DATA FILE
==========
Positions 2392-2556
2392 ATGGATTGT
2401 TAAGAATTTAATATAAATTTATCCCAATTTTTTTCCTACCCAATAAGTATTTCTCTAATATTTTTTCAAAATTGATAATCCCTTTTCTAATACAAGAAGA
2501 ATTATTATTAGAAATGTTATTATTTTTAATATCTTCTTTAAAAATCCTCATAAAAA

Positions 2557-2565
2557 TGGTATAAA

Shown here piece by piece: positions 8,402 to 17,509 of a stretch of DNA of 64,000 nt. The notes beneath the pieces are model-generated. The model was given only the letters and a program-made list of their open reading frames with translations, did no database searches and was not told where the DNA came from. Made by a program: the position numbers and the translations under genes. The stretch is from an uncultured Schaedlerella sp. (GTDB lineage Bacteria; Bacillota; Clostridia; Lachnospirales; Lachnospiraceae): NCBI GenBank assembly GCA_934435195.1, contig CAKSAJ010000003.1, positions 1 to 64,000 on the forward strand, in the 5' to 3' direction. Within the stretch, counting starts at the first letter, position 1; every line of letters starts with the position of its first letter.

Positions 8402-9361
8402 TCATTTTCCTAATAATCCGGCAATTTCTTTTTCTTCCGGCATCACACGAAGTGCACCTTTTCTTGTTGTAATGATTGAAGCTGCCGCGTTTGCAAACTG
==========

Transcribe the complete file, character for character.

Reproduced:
Positions 2392-2556
2392 ATGGATTGT
2401 TAAGAATTTAATATAAATTTATCCCAATTTTTTTCCTACCCAATAAGTATTTCTCTAATATTTTTTCAAAATTGATAATCCCTTTTCTAATACAAGAAGA
2501 ATTATTATTAGAAATGTTATTATTTTTAATATCTTCTTTAAAAATCCTCATAAAAA

Positions 2557-2565
2557 TGGTATAAA

Shown here piece by piece: positions 8,402 to 17,509 of a stretch of DNA of 64,000 nt. The notes beneath the pieces are model-generated. The model was given only the letters and a program-made list of their open reading frames with translations, did no database searches and was not told where the DNA came from. Made by a program: the position numbers and the translations under genes. The stretch is from an uncultured Schaedlerella sp. (GTDB lineage Bacteria; Bacillota; Clostridia; Lachnospirales; Lachnospiraceae): NCBI GenBank assembly GCA_934435195.1, contig CAKSAJ010000003.1, positions 1 to 64,000 on the forward strand, in the 5' to 3' direction. Within the stretch, counting starts at the first letter, position 1; every line of letters starts with the position of its first letter.

Positions 8402-9361
8402 TCATTTTCCTAATAATCCGGCAATTTCTTTTTCTTCCGGCATCACACGAAGTGCACCTTTTCTTGTTGTAATGATTGAAGCTGCCGCGTTTGCAAACTG